A rifle is any long gun which has a rifled barrel. A rifled barrel incorporates two or more helical grooves in its bore which impart a spin upon the projectile (usually a bullet) as it travels down the barrel. The angular momentum thereby imparted to the projectile partially insulates it from certain aerodynamic forces which would otherwise cause it to deviate more substantially from a straight path. The consequent gyroscopic stability allows for much greater accuracy, and therefore, effective range, than would otherwise be attainable through the use of a non-rifled barrel, such as that in a musket or shotgun.



Originally, rifles were sharpshooter weapons, whilst the regular infantry made use of the greater firepower of massed muskets, which fired round balls of calibers up to 0.75 inch (19 mm). Benjamin Robins, an English mathematician, realized that an extruded bullet would retain the mass and kinetic force of a musket ball, but would slice through the air with much greater ease. The innovative work of Robins and others would take until the end of the 1700s to gain acceptance.

By the mid-19th century, however, manufacturing had advanced sufficiently that the Brown Bess was replaced by a range of—generally single-shot, breech-loading—rifles, designed for aimed, discretionary fire by individual soldiers. Then as now, rifles have a stock, either fixed or folding, which is braced against the shoulder. Until the early 20th century rifles tended to be very long—a Martini-Henry of 1890 was almost six feet (1.8 m) in length, with a fixed bayonet—and the demand for more compact weapons for cavalrymen led to the carbine, or shortened rifle.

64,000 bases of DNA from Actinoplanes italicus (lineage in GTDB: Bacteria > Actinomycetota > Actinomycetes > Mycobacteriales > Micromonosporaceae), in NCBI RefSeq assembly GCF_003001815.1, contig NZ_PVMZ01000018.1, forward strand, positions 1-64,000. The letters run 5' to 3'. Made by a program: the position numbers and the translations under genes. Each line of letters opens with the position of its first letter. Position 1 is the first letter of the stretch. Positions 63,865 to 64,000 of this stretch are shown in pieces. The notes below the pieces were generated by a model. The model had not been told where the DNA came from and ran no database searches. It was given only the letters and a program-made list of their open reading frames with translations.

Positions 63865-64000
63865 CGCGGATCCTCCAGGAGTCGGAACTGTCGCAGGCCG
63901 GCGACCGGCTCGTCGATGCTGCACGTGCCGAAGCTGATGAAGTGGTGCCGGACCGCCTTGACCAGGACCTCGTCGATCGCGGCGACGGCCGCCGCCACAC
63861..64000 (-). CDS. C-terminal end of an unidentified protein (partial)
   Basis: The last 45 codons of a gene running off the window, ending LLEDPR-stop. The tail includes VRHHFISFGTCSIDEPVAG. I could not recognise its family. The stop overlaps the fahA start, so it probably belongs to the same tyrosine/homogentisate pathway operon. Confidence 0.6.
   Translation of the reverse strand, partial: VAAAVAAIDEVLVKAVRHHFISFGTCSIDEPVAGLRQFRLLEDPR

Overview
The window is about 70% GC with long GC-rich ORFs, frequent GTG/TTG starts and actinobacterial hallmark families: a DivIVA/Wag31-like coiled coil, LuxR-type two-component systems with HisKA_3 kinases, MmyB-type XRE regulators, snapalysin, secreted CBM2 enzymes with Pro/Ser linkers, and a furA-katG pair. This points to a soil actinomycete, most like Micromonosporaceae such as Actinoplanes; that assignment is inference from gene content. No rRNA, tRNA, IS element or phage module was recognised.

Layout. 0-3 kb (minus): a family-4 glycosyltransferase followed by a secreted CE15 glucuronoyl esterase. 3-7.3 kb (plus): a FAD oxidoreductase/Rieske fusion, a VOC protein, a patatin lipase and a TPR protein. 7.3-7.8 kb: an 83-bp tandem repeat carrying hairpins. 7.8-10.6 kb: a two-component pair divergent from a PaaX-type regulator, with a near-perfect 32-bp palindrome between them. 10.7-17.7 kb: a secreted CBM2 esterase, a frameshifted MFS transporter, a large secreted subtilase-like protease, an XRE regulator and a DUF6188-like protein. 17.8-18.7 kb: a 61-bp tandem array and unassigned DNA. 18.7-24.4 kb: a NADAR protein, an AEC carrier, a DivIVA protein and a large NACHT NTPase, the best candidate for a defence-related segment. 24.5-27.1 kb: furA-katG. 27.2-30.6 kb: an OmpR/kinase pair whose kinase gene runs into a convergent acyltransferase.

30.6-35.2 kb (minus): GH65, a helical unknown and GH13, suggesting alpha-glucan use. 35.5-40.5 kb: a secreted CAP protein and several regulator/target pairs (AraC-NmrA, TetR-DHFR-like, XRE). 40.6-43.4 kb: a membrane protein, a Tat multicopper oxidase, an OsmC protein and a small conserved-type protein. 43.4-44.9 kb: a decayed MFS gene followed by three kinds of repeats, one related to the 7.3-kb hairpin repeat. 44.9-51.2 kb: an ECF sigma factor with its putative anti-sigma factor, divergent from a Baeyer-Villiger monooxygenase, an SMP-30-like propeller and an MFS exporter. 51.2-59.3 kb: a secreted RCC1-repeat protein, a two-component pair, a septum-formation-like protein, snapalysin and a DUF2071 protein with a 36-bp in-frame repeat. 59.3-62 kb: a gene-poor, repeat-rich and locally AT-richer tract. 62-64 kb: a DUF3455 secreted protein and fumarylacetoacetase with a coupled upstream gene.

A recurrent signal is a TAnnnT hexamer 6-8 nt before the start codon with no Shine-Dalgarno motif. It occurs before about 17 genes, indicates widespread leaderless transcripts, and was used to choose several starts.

Most rifles are firearms—powered by gunpowder—although some of the earliest rifled weapons were powered with compressed air. Air rifles remain popular today, for vermin control, hunting small game and causal shooting ("plinking")

Some manufacturers make rifled shotguns.


History of design

Muskets were smooth-bore, large caliber weapons using ball-shaped ammunition fired at relatively low velocity. Due to the high cost and great difficulty of precision manufacturing, and the need to load readily from the muzzle, the musket ball was a loose fit in the barrel. Consequently on firing the ball bounced off the sides of the barrel when fired and the final direction on leaving the muzzle was unpredictable. The origins of rifling are difficult to trace, but some of the earliest practical experiments seem to have originated in Europe during the fifteenth century. Archers had long realized that a twist added to the tail feathers of their arrows gave them greater accuracy. Early muskets produced large quantities of smoke and soot, which had to be cleaned from the action and bore of the musket frequently; either the action of repeated bore scrubbing, or a deliberate attempt to create 'soot grooves' might also have led to a perceived increase in accuracy, although no-one knows for sure. True rifling dates from the mid-1400s, although the precision required for its effective manufacture kept it out of the hands of infantrymen for another three and a half centuries.

Some early rifled guns were created with special barrels that had a twisted polygonal shape. Specially-made bullets were designed to match the shape so the bullet would grip the rifle bore and take a spin that way. These were generally limited to large caliber weapons and the ammunition still did not fit tightly in the barrel. Many experimental designs used different shapes and degrees of spiraling. Although uncommon, polygonal rifling is still used in some weapons today for example the GLOCK pistols.